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A randomised study of three non-surgical treatments in mild to moderate obstructive sleep apnoea
  1. Bing Lam (lambing{at}hku.hk)
  1. Department of medicine, The University of Hong Kong, Hong Kong
    1. Kim Sam (samkim{at}doctor.com)
    1. Faculty of Dentistry, The University of Hong Kong, Hong Kong
      1. Wendy YW Mok (wendymok100{at}gmail.com)
      1. Department of medicine, The University of Hong Kong, Hong Kong
        1. MT Cheung
        1. Department of Medicine, Pamela Youde Nethersole Eastern Hospital, Hong Kong
          1. Daniel YT Fong (dytfong{at}hkucc.hku.hk)
          1. Department of Nursing, The University of Hong Kong, Hong Kong
            1. Jamie CM Lam (lamcmj{at}hkucc.hku.hk)
            1. Department of Medicine, The University of Hong Kong, Hong Kong
              1. David CL Lam (lamcl{at}hkusua.hku.hk)
              1. Department of Medicine, The University of Hong Kong, Hong Kong
                1. Loretta YC Yam (lycyam{at}ha.org.hk)
                1. Department of Medicine, Pamela Youde Nethersole Hospital, Hong Kong
                  1. Mary SM Ip (msmip{at}hkucc.hku.hk)
                  1. Department of Medicine , Hong Kong, Hong Kong

                    Abstract

                    Background: In clinical practice, patients with mild to moderate obstructive sleep apnoea (OSA) may be managed with different treatment options. This study compared the effectiveness of three commonly used non- surgical treatment modalities.

                    Methods: Subjects with mild to moderate OSA were randomised to one of three treatment groups for ten weeks: conservative measures (CM: sleep hygiene) only, continuous positive airways pressure (CPAP) or oral appliance (OA) in addition to conservative measures. All overweight subjects were referred to weight reduction class. OSA was assessed with polysomnogram. Blood pressure was recorded in the morning and evening in the sleep laboratory. Daytime sleepiness was assessed with Epworth Sleepiness Scale. Health-related quality of life (HRQOL) was assessed with the 36-Item Short-Form Health Survey (SF-36) and Sleep Apnoea Quality of Life Index (SAQLI).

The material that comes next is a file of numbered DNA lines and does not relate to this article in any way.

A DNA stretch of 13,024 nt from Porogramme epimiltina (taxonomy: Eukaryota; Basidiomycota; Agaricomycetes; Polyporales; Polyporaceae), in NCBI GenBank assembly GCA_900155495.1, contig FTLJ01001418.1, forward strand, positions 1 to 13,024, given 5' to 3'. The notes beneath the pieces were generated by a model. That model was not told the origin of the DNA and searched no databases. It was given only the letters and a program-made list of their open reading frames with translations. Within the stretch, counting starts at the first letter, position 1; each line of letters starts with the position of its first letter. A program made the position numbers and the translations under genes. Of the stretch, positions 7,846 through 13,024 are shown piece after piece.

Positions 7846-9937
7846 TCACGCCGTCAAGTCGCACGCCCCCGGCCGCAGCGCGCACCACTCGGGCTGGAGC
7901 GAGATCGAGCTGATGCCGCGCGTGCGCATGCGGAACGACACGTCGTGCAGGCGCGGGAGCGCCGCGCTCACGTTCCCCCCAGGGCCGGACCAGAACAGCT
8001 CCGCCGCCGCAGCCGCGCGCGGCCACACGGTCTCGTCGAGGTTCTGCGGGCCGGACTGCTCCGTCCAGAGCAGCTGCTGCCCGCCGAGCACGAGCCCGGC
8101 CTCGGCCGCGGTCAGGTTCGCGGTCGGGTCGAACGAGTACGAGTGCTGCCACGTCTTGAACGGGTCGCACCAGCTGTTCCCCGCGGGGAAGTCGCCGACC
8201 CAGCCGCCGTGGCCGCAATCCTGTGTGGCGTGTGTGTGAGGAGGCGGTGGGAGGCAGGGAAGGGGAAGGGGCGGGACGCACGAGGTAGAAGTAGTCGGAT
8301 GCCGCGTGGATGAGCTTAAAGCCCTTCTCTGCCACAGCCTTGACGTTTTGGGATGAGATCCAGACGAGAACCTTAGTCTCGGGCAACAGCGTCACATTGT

Results: 101 subjects with mean apnoea-hypopnoea index of 21.4±1.1 (mean±) were randomized to one of the three groups. Severity of sleep disordered breathing was decreased with device use in both CPAP and OA groups compared to CM group, and CPAP was significantly better than OA. Relief of sleepiness was significantly better in the CPAP group. CPAP was also better than either OA or CM in improving the 'bodily pain' domain, and better than CM in improving the 'physical function' domain of SF-36. Both CPAP and OA were more effective than CM in improving the SAQLI, though no difference was detected between the CPAP and OA groups. CPAP and OA significantly lowered the morning diastolic blood pressure compared to their own baseline, but there was no difference in the changes of blood pressure among the groups. There was also a linear relationship between the changes in AHI and body weight.

                    Conclusion: CPAP produced the best improvement in terms of physiologic, symptomatic and HRQOL measures, while OA was slightly less effective. Weight loss, if achieved, resulted in improvement in sleep parameters, but weight control alone was not uniformly effective.

                    • mild to moderate OSA
                    • randomised
                    • treatment

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